It looked like a long way back for Lovren, as this latest calamitous performance was one too many in the eyes of many Liverpool supporters, with the prevailing sense that his erratic nature and tendency to make high-profile errors meant the Croatian simply did not justify his place in the side any longer.
On top of Lovren’s inconsistent performances on the pitch throughout his Liverpool career, the concerns around his fitness record continued this season.
He frequently missed games due to minor issues such as back pain and illness, meaning it was difficult for Klopp to build any kind of rhythm and consistency in his back four.
Repaying Klopp’s Faith
Klopp has always shown tremendous faith in Lovren since arriving at the club and was quick to reinstall him back into the side after his nightmare against Tottenham.
The addition of Van Dijk in January brought a new sense of leadership and organisation to Liverpool’s defence, from which Lovren benefited enormously.
Despite being billed as a leader himself when he first arrived from Southampton in 2014, Lovren struggled to live up to that expectation.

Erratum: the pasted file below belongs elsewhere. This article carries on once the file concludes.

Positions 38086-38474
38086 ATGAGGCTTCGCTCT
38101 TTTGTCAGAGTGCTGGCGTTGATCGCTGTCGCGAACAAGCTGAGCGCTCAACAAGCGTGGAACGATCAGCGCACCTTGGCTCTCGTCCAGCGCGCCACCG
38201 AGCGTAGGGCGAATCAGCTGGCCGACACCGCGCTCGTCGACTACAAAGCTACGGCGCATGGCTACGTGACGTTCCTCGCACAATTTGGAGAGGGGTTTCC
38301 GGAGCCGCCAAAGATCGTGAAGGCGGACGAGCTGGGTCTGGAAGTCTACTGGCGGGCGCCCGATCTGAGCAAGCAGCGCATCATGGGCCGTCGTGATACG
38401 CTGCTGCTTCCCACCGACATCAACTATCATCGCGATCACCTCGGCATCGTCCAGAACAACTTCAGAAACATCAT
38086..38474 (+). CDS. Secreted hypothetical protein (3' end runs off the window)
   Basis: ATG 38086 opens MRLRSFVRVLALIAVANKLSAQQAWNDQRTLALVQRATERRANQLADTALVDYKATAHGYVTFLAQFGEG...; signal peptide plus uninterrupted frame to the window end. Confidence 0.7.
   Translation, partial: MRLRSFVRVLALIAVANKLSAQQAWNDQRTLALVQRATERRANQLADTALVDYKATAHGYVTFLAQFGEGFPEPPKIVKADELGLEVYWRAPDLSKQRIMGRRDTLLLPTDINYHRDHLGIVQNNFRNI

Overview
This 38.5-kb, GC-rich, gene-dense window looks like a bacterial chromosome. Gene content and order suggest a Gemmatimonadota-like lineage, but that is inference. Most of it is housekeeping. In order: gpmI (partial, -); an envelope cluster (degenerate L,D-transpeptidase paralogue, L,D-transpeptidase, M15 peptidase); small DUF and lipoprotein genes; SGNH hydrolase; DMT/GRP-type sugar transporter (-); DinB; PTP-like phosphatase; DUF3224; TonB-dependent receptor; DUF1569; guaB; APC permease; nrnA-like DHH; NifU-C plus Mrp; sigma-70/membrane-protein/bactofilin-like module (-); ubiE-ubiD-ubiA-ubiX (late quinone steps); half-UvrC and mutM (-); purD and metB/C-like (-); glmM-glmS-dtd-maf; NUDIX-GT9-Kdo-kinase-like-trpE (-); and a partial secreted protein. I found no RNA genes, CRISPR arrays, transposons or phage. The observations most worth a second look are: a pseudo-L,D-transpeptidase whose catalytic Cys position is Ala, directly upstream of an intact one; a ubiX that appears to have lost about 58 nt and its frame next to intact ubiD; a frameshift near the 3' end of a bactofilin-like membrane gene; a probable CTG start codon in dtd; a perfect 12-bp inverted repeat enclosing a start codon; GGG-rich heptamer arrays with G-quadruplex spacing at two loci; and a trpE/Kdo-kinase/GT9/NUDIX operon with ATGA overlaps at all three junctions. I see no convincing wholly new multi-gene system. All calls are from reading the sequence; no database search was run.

He has always been at his most comfortable when focussing on his own job without the added pressure of having to marshal the back line; a role which Van Dijk has taken to superbly.
Since January, Lovren’s performances have been consistently of a higher standard alongside the Dutchman, demonstrating his strengths as an aggressive, front-footed defender who reads the game well and is strong in the challenge.
He played a pivotal role in helping Liverpool withstand an enormous amount of attacking pressure from Pep Guardiola’s side at the Etihad, constantly putting his body on the line to make crucial blocks, tackles and headers.
Despite the bitter disappointment of Liverpool’s defeat to Real Madrid in the final, Lovren was again magnificent in what was the biggest game of his professional career thus far, helping to keep Cristiano Ronaldo quiet throughout.